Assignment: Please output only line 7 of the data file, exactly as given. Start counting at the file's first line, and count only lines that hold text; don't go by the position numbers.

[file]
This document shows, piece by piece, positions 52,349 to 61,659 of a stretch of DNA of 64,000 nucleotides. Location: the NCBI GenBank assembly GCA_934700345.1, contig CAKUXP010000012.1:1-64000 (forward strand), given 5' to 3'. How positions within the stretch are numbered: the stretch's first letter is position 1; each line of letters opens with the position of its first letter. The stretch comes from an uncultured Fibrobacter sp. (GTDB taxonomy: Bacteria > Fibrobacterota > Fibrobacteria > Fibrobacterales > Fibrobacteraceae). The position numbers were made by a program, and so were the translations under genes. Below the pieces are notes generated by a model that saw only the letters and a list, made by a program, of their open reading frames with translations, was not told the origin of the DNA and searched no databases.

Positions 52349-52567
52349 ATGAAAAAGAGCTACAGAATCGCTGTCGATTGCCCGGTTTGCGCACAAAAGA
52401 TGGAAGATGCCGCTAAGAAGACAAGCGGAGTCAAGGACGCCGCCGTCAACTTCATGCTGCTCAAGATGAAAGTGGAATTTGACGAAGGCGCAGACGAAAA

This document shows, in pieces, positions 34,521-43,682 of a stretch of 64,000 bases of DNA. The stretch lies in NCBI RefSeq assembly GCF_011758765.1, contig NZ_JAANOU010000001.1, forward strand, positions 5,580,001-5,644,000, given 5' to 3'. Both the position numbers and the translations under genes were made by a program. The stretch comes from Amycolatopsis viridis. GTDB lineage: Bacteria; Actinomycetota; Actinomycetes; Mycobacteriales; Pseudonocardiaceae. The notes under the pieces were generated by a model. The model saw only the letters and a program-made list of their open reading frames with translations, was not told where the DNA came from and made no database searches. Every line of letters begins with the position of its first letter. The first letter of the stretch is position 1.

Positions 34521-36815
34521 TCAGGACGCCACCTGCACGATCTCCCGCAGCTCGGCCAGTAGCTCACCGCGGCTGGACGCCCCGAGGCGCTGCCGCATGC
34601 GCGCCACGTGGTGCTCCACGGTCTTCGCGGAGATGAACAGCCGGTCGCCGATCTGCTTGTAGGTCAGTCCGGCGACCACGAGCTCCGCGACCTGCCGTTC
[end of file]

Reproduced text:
34521 TCAGGACGCCACCTGCACGATCTCCCGCAGCTCGGCCAGTAGCTCACCGCGGCTGGACGCCCCGAGGCGCTGCCGCATGC